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Trends in AI — June 2023 // With Apple's Vision Pro, AI Doomers, Optimists and AI Regulation, TII's.

Is Apple finally making a dent in the AI universe? What's deal on AI doomers pushing for, or maybe rather more against AI regulation? And of course the latest top of the bill open source LLM: Falcon-40B from Abu Dhabi's TII --with a little bit of help from Paris-based LightOn? Watch the Zeta Alpha crew discuss these developments, and catch our monthly top-10 of impactful papers.

Of course we survey the map of this month's AI Research papers...

and present the Zeta Alpha top-10 paper selection, with:

1) QLoRa By Tim Dettmers et al. + a bit of SpQR, and Elo Ranking of LLMs.

65 Billion parameter LLMs can now be finetuned (thanks to QLoRA's quantization tricks) and run for inference (thanks to more wizardry from SpQR) on a single GPU. En passant, Dettmers et al. produce Guanaco, a new open source LLM that stacks up pretty well against chatGPT, and introduce a new way to benchmark LLMs using tournament style Elo rankings. And that's not all, the code is released as open source. Great reading!

2) The new Sophia optimiser beats Adam by 2x

This new drop in replacement for Adam, looks at second order derivatives of the error landscape, and through a neat clipping trick, manages to leverage the Hessian matrix to achieve two times faster convergence for LLMs. This can save quite a lot of training compute and hence cash!

3) To RLHF or just to DPO? Or better LIMA instead? In the paper "Why Your Language Model is Secretly a Reward Model", a group of researchers from Stanford University shows that the three step Reinforcement Learning from Human Feedback (RLHF) might not be necessary and that a direct feedback from an LLM itself can also serve as a target for finetuning LLMs on instructions.

In the related LIMA paper, a team from Meta shows that just 1000 carefully selected instruction alignment examples can be sufficient to achieve state of the art performance. 4) NVIDIA’s plays MineCraft using GPT-4 In the paper "Voyager: An Open-Ended Embodied Agent with LLMs" a team from NVIDIA builds upon their earlier work on agents playing MineCraft. They harness GPT-4 to develop a curriculum for the agent and a way to build up a library of tools.

This significantly speeds up learning and leads to higher quality solutions.

5) Gorilla masters API's and LLMs can act as Tool Makers The theme of wielding and making tools are also the topics of this month's papers: "Gorilla: Large Language Model Connected with Massive APIs" and "Large Language Models as Tool Makers".

Of course retrieval tools are central to LLMs ability to generate text with factual knowledge about recent events. At the same time, we are left wondering whether the enhancement of LLMs with the capability to call arbitrary API's and even generate and execute its own code is not exactly the type of uncontrolled AI risks that AI Doomers are worried about...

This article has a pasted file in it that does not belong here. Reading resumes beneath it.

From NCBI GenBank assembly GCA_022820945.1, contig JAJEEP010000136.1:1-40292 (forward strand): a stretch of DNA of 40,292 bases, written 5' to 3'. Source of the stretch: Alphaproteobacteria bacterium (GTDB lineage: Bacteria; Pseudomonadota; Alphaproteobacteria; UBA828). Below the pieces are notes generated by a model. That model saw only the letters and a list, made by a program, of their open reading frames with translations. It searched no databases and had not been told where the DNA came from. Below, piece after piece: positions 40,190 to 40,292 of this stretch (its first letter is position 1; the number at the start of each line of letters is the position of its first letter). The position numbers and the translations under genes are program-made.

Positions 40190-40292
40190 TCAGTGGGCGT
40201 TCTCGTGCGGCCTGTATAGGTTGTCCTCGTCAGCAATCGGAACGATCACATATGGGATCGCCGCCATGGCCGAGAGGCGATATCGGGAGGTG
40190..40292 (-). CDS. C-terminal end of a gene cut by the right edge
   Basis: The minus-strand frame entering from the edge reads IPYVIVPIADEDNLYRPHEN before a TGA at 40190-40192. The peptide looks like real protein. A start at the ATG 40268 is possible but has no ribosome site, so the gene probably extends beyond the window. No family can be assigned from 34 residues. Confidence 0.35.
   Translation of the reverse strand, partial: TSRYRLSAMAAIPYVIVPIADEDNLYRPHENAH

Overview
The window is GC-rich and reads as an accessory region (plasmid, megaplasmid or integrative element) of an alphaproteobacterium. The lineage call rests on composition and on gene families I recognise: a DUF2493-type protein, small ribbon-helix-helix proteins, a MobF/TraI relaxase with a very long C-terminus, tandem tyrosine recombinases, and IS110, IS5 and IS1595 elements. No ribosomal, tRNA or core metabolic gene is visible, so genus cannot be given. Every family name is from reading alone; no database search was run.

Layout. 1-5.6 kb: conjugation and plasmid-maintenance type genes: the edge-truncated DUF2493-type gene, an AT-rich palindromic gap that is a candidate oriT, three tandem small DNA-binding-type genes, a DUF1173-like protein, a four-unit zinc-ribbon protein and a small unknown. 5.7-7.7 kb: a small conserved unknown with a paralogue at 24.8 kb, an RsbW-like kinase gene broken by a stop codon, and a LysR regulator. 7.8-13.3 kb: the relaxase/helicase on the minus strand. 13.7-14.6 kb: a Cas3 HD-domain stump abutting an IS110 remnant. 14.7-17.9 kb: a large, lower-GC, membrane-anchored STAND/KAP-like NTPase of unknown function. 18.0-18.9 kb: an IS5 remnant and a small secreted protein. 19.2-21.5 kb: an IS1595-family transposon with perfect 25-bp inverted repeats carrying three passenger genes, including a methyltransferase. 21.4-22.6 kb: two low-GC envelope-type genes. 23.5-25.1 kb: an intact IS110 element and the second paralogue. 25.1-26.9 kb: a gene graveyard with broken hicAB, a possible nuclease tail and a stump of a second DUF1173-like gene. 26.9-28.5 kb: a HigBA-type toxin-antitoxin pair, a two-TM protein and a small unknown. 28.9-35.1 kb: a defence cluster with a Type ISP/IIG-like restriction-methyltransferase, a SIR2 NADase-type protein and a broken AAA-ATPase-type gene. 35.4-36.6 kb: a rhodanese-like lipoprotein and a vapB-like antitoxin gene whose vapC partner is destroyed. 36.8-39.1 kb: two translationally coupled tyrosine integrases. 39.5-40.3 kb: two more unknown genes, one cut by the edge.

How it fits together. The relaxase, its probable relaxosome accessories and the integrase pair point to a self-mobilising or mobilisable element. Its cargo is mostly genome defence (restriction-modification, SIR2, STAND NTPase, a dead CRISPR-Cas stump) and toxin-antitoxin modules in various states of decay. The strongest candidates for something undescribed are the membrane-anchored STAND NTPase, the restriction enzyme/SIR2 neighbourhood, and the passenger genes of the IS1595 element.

6) A new LLM decoding trick for tasks that require planning Tree of Thoughts is a new approach to Chain of Thought prompting that enables much higher performance on tasks that require planning.

Multiple paths of CoT-like thoughts are generated, evaluated and then expanded during the LLM generation pass. Very promising, although the prompts still are hard coded for each task.

7) Massively Multilingual Speech In the paper "Scaling Speech Technology to 1,000+ Languages",

a team from Meta AI unveils how they've built a speech recognition and generation model for 1100+ languages using wav2vec 2.0 and training low resource languages on readings of the Bible.

The resulting word error rates are half those of OpenAI's Whisper model and everything is open source. Is Meta really becoming the real "Open AI" company?

8) Drag Your GAN This paper surely deserves this month's very cool demo award. By clicking on a point in an image and dragging it to where you want it to be you can directly edit your photo's. How cool is that?

9) SiamMAE

This paper on representation learning from videos shows how a completely unsupervised agressive masking approach using Self-supervised contrastive learning can get state of the art results.

10) Plus recent cool Information Retrieval papers. And finally, since Neural Search and IR are the topics that are closest to our heart, here's our favorites for the month:

- Fusion-in-T5: Unifying Document Ranking Signals: gets very good results on MS Marco injecting classical reranking signals into the token sequence of a T5 reranker.

- Entity-Seeking Queries with Set Operations, a data set and a solution? Watch the video for more information.

- A new alternative to late interaction in neural IR: the I^3 Retriever?

Enjoy discovery! Here's our list of top-10 papers and a bit more from the video:


This month’s selection is all wrapped up — if you want to stay ahead of the curve, give us a follow on Twitter @zetavector and sign up for the next month’s webinar!

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